Average order is an important metric - SKUFood
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Average order is an important metric

Thinking like your customers can help a lot of suppliers improve relationships and ultimately sell more. Retailers are always focused on average order or basket size. The size of the average consumer transaction tells them a lot about what is happening in their business. This year we are helping you define different industry terms. We share insights into the terms and how they are important to suppliers in the industry.

Average order or basket size is the total sales in a store divided by the total number of transactions. This metric is used to determine if the store is capitalizing on consumer traffic and leveraging the labour they have available. When basket size is growing it is a good indication the store is well merchandised and enticing consumers to buy more. They will discount any inflation built into pricing and really look for absolute growth. If they can sell more to the average consumer and keep their costs in line they should be more profitable.

Easy to talk about, tough to deliver

The average basket size in a traditional food store is probably +/- $40. We see the big baskets going through with hundreds of dollars but also people will run in for milk and bread. Retailers strive for efficiencies and one obvious win is to increase the average order. Their costs do not change hardly at all if people spend more. If you review retailer’s financial results, you will know a win for them is to grow comparable store sales more than inflation. In today’s competitive market they strive to report a growth in comparable store sales. Sobeys most recent quarter included a drop in comparable store sales. They pointed the finger at the pandemic and the re-emergence of food service but we need to watch this very carefully.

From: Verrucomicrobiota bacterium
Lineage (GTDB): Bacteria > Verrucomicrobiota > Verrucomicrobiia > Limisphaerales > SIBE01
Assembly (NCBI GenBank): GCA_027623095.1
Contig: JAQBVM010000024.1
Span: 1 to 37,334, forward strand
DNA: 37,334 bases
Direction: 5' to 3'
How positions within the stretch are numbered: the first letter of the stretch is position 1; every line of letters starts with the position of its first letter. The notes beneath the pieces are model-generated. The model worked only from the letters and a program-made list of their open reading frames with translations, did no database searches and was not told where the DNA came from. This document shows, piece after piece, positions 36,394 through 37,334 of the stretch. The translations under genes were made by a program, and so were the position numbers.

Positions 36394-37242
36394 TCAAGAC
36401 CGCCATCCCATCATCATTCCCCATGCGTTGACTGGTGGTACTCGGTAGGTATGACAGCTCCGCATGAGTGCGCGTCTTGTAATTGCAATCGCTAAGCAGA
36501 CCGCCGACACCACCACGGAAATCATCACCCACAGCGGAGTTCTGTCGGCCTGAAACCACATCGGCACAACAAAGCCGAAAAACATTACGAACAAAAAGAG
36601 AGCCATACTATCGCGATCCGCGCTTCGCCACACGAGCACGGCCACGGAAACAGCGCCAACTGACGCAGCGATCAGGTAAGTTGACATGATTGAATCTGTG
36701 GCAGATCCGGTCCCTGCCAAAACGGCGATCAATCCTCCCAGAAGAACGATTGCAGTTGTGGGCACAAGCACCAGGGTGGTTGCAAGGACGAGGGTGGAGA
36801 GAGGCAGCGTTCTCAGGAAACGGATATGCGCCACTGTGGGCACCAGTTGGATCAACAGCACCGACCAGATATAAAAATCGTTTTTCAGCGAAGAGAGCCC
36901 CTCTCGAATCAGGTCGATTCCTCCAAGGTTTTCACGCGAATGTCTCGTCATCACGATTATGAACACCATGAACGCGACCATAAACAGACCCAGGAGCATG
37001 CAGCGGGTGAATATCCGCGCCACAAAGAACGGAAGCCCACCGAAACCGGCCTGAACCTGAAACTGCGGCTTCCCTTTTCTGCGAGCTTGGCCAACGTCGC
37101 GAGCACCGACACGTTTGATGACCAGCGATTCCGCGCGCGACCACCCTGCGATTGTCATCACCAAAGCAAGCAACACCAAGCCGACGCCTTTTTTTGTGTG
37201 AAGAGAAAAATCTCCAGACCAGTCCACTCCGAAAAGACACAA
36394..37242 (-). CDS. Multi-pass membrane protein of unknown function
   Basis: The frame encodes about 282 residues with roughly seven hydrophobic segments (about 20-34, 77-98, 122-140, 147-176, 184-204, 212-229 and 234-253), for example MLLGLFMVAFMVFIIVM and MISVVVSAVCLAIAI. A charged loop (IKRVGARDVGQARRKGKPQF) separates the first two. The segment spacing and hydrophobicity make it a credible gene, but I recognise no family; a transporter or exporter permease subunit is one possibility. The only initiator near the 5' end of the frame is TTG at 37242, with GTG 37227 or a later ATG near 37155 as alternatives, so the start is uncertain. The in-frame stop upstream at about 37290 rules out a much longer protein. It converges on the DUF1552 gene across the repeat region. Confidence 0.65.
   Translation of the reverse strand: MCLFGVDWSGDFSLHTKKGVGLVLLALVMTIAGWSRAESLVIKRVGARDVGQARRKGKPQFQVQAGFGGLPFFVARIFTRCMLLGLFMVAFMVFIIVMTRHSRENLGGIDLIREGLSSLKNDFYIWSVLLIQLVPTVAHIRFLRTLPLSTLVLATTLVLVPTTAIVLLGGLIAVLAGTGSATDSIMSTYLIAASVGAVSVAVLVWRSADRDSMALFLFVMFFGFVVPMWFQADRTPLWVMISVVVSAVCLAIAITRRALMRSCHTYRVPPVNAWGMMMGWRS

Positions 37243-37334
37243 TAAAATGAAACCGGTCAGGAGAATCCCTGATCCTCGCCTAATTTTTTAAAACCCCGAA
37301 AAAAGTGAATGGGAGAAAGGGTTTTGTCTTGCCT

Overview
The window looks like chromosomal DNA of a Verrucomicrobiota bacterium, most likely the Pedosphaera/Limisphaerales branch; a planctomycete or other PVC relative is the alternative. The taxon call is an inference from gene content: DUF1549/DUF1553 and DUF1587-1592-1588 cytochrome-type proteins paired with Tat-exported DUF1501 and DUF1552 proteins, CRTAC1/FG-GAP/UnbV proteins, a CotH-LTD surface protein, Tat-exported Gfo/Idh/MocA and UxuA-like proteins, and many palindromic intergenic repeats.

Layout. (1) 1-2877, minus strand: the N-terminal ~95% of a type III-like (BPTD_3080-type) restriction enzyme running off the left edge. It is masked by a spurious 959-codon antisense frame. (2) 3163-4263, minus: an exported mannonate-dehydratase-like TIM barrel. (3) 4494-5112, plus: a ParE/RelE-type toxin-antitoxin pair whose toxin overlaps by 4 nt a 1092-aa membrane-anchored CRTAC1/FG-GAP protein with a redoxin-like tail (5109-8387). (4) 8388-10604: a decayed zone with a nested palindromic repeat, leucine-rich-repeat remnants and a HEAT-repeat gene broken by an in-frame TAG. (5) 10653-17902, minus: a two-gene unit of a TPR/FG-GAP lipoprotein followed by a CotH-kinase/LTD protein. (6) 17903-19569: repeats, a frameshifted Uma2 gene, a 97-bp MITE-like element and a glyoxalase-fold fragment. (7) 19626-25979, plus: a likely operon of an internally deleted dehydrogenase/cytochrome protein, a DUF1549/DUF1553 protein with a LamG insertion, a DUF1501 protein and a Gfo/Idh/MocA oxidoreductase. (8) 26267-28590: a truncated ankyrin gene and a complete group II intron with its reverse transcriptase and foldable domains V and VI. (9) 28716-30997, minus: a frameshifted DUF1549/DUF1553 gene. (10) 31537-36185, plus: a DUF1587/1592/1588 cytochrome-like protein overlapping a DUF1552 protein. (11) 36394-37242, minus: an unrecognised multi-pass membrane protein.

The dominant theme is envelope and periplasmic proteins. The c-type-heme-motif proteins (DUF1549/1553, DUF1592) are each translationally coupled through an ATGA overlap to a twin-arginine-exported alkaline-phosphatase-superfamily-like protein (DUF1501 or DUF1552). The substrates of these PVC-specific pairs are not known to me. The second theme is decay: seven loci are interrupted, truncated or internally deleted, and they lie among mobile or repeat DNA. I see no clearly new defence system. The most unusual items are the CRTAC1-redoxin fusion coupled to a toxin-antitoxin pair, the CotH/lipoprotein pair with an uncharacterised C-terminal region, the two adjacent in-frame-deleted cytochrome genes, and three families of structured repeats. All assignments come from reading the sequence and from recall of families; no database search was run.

When I was at Loblaw growing average order was a major focus. We already had the consumer in the store and if we could just get them to buy one more product, we could deliver that all important sales increase. The average item price is probably approaching $4.00 now and if they can get consumers to buy one more product they will deliver a 10% growth in sales. They would be revered in the retail world if they achieved that.

As easy as it sounds, it is very difficult. They do have tactics in place like multi buy items, loyalty points, merchandising, demos and other strategies to get people to pick up one more item. Despite all of these things they still struggle to deliver the results. One of the biggest gaps seems to be to get staff engaged in this endeavour.

What this means for suppliers

Your customers are focused on delivering these results. If you bring ideas forward to help with this you might get some of your programs implemented. Use the language of growing average order and they will see you are trying to support their business.

Measure the results and ask them if they see the benefit as well.

This can also be an effective strategy within a supplier’s business. Our experience is some suppliers get focused on filling orders as opposed to proactively selling. Look at your own business and figure out how do you get customers to buy one more pallet or fill the truck. Use the language of growing average order with retailers but filling the truck might mean more internally. If you can reduce that freight cost per unit your profits should increase.